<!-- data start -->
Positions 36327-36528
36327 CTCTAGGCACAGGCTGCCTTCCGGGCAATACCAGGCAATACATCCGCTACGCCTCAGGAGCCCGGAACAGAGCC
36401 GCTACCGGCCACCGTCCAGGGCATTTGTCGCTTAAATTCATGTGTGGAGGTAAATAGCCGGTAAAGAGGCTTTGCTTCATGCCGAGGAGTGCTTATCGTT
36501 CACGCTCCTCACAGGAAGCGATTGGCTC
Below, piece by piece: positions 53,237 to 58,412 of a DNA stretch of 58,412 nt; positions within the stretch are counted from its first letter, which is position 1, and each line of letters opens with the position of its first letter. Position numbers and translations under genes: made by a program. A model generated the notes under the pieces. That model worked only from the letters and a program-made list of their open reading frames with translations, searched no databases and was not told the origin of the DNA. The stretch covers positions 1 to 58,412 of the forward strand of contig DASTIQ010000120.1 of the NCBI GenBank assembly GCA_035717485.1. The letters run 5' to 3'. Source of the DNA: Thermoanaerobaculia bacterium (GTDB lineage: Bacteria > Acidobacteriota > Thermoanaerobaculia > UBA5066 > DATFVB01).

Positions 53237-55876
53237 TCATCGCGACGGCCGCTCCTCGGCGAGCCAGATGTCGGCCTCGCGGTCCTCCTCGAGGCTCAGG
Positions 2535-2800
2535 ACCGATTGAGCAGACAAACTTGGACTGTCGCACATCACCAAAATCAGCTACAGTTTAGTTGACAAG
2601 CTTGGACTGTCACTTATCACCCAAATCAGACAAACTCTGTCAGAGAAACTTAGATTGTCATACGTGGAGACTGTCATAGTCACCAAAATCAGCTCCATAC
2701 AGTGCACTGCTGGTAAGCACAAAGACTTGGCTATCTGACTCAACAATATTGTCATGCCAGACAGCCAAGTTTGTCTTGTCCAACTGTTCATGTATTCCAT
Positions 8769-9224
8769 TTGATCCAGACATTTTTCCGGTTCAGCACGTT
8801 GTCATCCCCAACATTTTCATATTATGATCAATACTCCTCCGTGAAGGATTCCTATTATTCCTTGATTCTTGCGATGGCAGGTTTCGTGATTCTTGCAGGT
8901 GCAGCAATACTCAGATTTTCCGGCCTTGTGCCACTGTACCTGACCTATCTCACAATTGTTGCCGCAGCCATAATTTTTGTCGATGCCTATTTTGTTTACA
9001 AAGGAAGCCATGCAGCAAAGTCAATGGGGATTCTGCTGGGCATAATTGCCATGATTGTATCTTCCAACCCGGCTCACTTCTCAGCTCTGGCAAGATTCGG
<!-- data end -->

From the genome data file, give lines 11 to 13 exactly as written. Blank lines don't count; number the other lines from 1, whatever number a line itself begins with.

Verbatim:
2701 AGTGCACTGCTGGTAAGCACAAAGACTTGGCTATCTGACTCAACAATATTGTCATGCCAGACAGCCAAGTTTGTCTTGTCCAACTGTTCATGTATTCCAT
Positions 8769-9224
8769 TTGATCCAGACATTTTTCCGGTTCAGCACGTT